Paul Mason is right about Labour Foreign policy.

Watch
ChaoticButterfly
Badges: 20
Rep:
?
#1
Report Thread starter 4 years ago
#1
Spoiler:
Show
Be Bevanite on defence. Trident will be renewed — so we should put it on the table in an active multilateral disarmament programme; in the meantime we should be prepared to unilaterally move back from continuous at-sea deterrence (CASD) — or conversely to ramp up both Britain’s nuclear and conventional deterrents, depending on global conditions. I accept unilateral nuclear disarmament is also a viable and logical policy, and has supporters way beyond Labour, but I do not support it.

Whatever your principles, I urge you to understand practically what Syriza in Greece understood: if you are going to make serious inroads into the wealth and power of the elite, don’t try simultaneously to disrupt its military hierarchy and geopolitical stance. Even if Labour were to adopt unilateral nuclear disarmament as a policy, it’s should pledge a referendum before implementation.

When it comes to conventional security, there are serious threats facing the UK, both from Islamist terrorism and from an autocratic regime in Russia that is playing a destabilisation game in Ukraine, Syria and East Europe. Labour should have a distinct, ethical foreign policy; it should ban arms sales to despots like Saudi Arabia; it should never again blindly support Israel’s wars against the Palestinians. It should disavow Cameron’s policy of a military with “global reach” in favour of one that defends us against terrorism and takes responsibility of stabilising Europe’s borders with Russia.

But Labour should uphold the “military covenant”, remain in Nato, meet the 2% of GDP spending commitment; and remain a P5 power at the UN. Our national security strategy has to be serious, coherent and command a broad consensus across society.
0
reply
ChaoticButterfly
Badges: 20
Rep:
?
#2
Report Thread starter 4 years ago
#2
(Title of thread should probably be more defence policy)

Source

https://medium.com/mosquito-ridge/fi...t-dd566b812732

Labour now needs to accept trident for practical reasons, regardless of how stupid it may or may not be.

"Whatever your principles, I urge you to understand practically what Syriza in Greece understood: if you are going to make serious inroads into the wealth and power of the elite, don’t try simultaneously to disrupt its military hierarchy and geopolitical stance. Even if Labour were to adopt unilateral nuclear disarmament as a policy, it’s should pledge a referendum before implementation. "

If you throw in how alienating it is to most of the population as well the above paragraph is spot on.
0
reply
AlexanderHam
Badges: 19
Rep:
?
#3
Report 4 years ago
#3
(Original post by ChaoticButterfly)
X
Edit: Having re-read his words, he is clearly wrong. He is essentially continuing to support unilateral disarmament and undermining Israel's security. That I cannot support
0
reply
Plagioclase
Badges: 21
Rep:
?
#4
Report 4 years ago
#4
Even if Labour were to adopt unilateral nuclear disarmament as a policy, it’s should pledge a referendum before implementation.
I hope this part is a joke...
1
reply
AlexanderHam
Badges: 19
Rep:
?
#5
Report 4 years ago
#5
Mason says that the party needs to come together, and then attacks those 200,000 who voted for Smith in the most disgusting personal terms;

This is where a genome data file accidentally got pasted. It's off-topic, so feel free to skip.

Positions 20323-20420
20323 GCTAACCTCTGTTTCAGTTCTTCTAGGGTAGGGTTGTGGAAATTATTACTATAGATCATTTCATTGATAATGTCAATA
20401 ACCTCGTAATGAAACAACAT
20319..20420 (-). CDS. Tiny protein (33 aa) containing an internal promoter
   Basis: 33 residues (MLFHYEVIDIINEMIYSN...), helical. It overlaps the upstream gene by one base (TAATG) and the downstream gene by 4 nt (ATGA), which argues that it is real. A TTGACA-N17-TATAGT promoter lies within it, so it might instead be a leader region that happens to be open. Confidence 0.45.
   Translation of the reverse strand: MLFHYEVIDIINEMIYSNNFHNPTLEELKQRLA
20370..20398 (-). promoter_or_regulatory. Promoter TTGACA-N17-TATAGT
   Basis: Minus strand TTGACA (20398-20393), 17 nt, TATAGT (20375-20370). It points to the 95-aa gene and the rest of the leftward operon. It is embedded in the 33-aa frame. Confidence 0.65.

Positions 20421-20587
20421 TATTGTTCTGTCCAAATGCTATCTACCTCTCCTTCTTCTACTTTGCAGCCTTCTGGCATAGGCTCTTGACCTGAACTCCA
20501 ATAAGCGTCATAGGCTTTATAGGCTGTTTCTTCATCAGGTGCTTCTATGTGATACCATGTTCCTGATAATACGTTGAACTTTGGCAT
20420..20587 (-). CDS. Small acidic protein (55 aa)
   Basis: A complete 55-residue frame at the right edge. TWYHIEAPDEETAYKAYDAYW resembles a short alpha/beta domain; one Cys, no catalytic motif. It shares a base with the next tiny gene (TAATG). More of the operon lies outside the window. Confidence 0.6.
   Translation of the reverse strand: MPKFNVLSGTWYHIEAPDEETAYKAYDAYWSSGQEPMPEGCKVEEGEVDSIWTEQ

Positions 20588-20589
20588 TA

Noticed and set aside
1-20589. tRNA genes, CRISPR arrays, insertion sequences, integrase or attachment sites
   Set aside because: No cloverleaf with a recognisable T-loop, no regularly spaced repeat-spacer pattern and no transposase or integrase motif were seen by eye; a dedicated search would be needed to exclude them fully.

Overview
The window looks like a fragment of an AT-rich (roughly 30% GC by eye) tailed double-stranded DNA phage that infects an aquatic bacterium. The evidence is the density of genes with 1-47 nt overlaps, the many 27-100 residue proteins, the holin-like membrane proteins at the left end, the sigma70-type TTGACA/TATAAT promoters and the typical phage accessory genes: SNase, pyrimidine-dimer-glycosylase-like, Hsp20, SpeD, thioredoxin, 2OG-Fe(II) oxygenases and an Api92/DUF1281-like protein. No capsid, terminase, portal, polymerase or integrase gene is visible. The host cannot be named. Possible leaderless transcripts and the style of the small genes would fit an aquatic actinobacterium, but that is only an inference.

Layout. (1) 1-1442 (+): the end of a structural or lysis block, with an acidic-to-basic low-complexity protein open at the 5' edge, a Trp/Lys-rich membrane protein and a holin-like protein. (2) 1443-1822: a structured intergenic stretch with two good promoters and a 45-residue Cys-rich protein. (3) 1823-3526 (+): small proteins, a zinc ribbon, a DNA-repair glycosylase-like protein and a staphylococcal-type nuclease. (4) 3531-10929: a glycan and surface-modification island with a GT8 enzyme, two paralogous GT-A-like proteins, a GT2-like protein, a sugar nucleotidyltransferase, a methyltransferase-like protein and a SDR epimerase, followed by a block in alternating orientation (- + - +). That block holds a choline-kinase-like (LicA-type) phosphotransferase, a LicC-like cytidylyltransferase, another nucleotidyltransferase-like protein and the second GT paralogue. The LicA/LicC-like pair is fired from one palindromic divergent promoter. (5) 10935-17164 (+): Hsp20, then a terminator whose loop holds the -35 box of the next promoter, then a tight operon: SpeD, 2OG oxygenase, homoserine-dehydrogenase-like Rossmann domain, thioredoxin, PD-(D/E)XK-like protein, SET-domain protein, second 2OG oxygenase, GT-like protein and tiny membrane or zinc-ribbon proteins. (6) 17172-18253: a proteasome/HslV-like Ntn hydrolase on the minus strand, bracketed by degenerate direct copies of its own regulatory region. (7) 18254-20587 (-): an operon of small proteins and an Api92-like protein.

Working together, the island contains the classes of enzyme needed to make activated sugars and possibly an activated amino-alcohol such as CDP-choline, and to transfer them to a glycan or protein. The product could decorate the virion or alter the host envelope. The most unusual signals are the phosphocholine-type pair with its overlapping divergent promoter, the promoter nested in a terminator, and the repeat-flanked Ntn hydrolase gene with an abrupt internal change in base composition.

the hedge funds, supermarket bosses and City types who thought the Labour Party was going to be a vehicle for a compassionate form of neoliberalism.
Lisa Nandy's left-wing credentials are impeccable, she used to be one of Jeremy Corbyn's closest allies and was spoken of as his successor in Momentum circles. She was Owen Smith's deputy campaign chair.

In my Labour branch, the people who favour Corbyn tend to be young, middle-class metropolitan lefties, whereas the people who support Owen Smith tend to be older, working-class people, some of whom have been voting Labour since the late 1950s and have been an incredible support to the party in getting out there and doorknocking and leafletting; rain, hail or shine.

And there's this (referencing the new NEC rules on social media banning abuse);

The great British plebiean tradition of ribald humour, naming traitors and ridiculing the powerful
So those of us who don't support the Blessed Jeremy are traitors now? What a pathetic, extremist position.
0
reply
AlexanderHam
Badges: 19
Rep:
?
#6
Report 4 years ago
#6
Here Mason says Labour has to go into alliance with the nationalists and the Greens;

Link to the wider progressive movement. Labour is a century-old party, with a rigid hierarchy, in a world that’s become fluid, and full of autonomous movements — both political and cultural. The Green Party has grown by tapping into the values of people mobilised through local and national activism to save the planet.
Labour has the ability to be a party of government, to rule in its own right. But not if it starts partnering up with fringe organisations. Mason seems to be intent on chasing a million or so middle-class, metropolitan/urban votes that will lose Labour 2 million votes and any possibility of winning in the marginals.
0
reply
AlexanderHam
Badges: 19
Rep:
?
#7
Report 4 years ago
#7
(Original post by Plagioclase)
I hope this part is a joke...
I'm not sure how I missed that part, absolutely it's a joke.

Merely adopting the policy will lose Labour substantial votes. The GMB union, which represents the workers in the shipyards, voted to endorse Owen Smith. GMB has almost a million members, and in an electoral situation where Labour needs to keep all its votes and gain another 2 million or so from the Tories, that policy would be devastating to the party's chances.

Labour would lose some of its own supporters, and those 2 million Tory voters Labour needs to convince would be very circumspect if Labour was adopting such an extreme fringe position.

The Labour Party under Clement Attlee was the party that created the British independent deterrent. In 1964, the Labour Party went into election promising to dismantle the Polaris programme, but once they got into power they kept it. Every Labour government since then has stayed true to Attlee's initial decision to uphold the defence and the dignity of this kingdom with an independent nuclear deterrent capability.

A Labour Party that is going to the electorate with a fairly radical economic plan needs to be trustworthy, reassuring and small-c conservative on defence matters to have any chance at all of winning government
0
reply
Plagioclase
Badges: 21
Rep:
?
#8
Report 4 years ago
#8
(Original post by AlexanderHam)
I'm not sure how I missed that part, absolutely it's a joke.

Merely adopting the policy will lose Labour substantial votes. The GMB union, which represents the workers in the shipyards, voted to endorse Owen Smith. GMB has almost a million members, and in an electoral situation where Labour needs to keep all its votes and gain another 2 million or so from the Tories, that policy would be devastating to the party's chances.